We were thinking of getting a washing machine, but decided to see how we got on using launderettes and so far we’re getting on okay. It’s one of those trade off’s and considering the power usage, water usage and the space it would take up we were planning to stay as we are. We recently spoke to someone who had a small twin tub though and they were very pleased with it so we’re thinking of this as an option.

What type of toilet do you have on board and are you happy with it?

We’d initially decided that a pump out would be our preference, but changed our minds whilst looking at boats and now have a cassette toilet. We also brought two spare cassettes so our cruising wouldn’t be dictated by having to get to an Elsan point. The other huge benefit we’ve found is that not having a waste tank under the bed provides for a lot of extra storage space.

How do you connect to the internet when you are on your boat and are you A very happy narrowboat familyhappy with the service you receive?

Initially with a Three dongle and balancing the laptop on a pile of books by the window or hanging the dongle out the window when the signal wasn’t good. Ended up getting a Three Mi-Fi and found that it works very well, even inside the boat. If the signal is a bit poor then it goes out in the cratch. The other benefit is that you can then use the laptop, plus other WiFi devices, where you want in the boat without consideration to the signal.

What is your favourite canal or section of canal?

Early days for us, but The Langollen has to take pride of place so far.

How do you generate electricity when you are cruising and how much do you use?

We had some solar panels fitted in December ( 3 x 195w ) and since the beginning of February we haven’t run the engine other than for travelling. We very rarely travel every day, normally every other day and in February we only clocked up 26 hours on the engine. We’ve recently stayed put in the same place for four weeks (June) and only ran the engine for one hour during that time to move the boat to comply with mooring/cruising regulations.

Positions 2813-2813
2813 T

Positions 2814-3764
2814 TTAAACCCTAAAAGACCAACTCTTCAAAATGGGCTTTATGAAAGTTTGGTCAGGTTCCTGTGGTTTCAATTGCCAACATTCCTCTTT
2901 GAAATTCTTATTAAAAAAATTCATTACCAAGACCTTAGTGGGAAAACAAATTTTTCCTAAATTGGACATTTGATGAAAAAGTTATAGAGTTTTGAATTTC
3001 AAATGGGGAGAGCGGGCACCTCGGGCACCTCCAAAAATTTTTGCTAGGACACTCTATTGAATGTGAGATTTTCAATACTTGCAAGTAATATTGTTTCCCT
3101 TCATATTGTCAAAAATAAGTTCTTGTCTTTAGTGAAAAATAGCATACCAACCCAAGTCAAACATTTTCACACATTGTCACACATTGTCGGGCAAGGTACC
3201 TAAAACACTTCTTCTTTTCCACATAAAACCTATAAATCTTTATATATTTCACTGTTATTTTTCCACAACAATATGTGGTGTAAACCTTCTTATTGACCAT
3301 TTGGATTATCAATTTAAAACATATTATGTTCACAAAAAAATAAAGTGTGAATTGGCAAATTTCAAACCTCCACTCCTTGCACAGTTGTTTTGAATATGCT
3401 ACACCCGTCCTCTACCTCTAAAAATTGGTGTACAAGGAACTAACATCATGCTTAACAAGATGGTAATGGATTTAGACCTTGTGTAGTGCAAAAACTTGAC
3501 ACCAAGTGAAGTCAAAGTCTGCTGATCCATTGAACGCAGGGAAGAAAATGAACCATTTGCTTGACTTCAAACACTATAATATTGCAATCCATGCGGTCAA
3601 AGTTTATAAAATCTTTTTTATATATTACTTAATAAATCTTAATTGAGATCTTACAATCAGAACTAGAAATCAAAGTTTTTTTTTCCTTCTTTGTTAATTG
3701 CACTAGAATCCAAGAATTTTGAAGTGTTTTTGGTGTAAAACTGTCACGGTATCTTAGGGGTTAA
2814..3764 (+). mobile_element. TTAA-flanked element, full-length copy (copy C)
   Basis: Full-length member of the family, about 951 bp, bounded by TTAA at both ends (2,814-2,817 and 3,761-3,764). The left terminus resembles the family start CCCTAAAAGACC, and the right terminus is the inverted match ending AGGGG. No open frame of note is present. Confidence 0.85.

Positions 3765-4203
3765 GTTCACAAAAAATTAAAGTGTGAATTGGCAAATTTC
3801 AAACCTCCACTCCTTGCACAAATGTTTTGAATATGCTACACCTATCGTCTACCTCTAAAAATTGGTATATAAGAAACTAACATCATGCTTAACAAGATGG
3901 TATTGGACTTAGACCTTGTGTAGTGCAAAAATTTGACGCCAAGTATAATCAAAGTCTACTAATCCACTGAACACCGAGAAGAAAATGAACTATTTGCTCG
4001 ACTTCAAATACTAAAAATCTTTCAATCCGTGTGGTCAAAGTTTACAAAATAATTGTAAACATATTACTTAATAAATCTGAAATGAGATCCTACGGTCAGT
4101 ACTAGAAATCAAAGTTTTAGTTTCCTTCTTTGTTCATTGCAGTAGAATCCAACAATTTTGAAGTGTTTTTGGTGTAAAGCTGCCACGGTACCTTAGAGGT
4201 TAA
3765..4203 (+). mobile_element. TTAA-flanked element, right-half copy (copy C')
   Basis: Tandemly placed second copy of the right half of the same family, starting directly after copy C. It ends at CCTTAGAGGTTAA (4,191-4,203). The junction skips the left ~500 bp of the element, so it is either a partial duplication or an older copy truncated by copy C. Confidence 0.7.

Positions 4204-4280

We are considerate about the power we use though and have fitted LED lights throughout, had some 12v plug sockets and car charger sockets installed and use these for power whenever possible. Even came across a car charger with just a USB socket in the end of it and brought ourselves a USB cable and selection of adaptors. We leave the inverter switched off and when we do have to turn it on, we try and do so when we’re travelling.

The darker months of November, December and January will be the telling time for us though and we’ll no doubt have to scale back our power usage or give consideration to running the engine, but we’ll cross that bridge (or travel that canal) when we get there.

NB Badger Sett on the cutHow warm is your narrowboat in the winter?

Warmest house we’ve ever lived in.

What advice can you offer someone considering living on a narrowboat?

Be ready to make compromises as you’ll need to adapt your lifestyle to the boat and not the other way round.

Are you one of the lucky few who lives the dream on board your own narrowboat full time? Would you like to share your experience with some of the thousands of potential floating home owners who visit this site? If you can spare the time to answer a few simple questions, I would love to hear from you. Just let me know so I can email the questions to you. I’ll create a post like the one above complete with a link back to your own blog or website.

 

 

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Summary
Paul Smith
 

After six and a half years living on a narrowboat on England's inland waterways, Paul and his wife Cynthia now wander Europe by motorhome during the winter, and on the Dutch and French waterways in the warmer months on their 32' Dutch motor cruiser.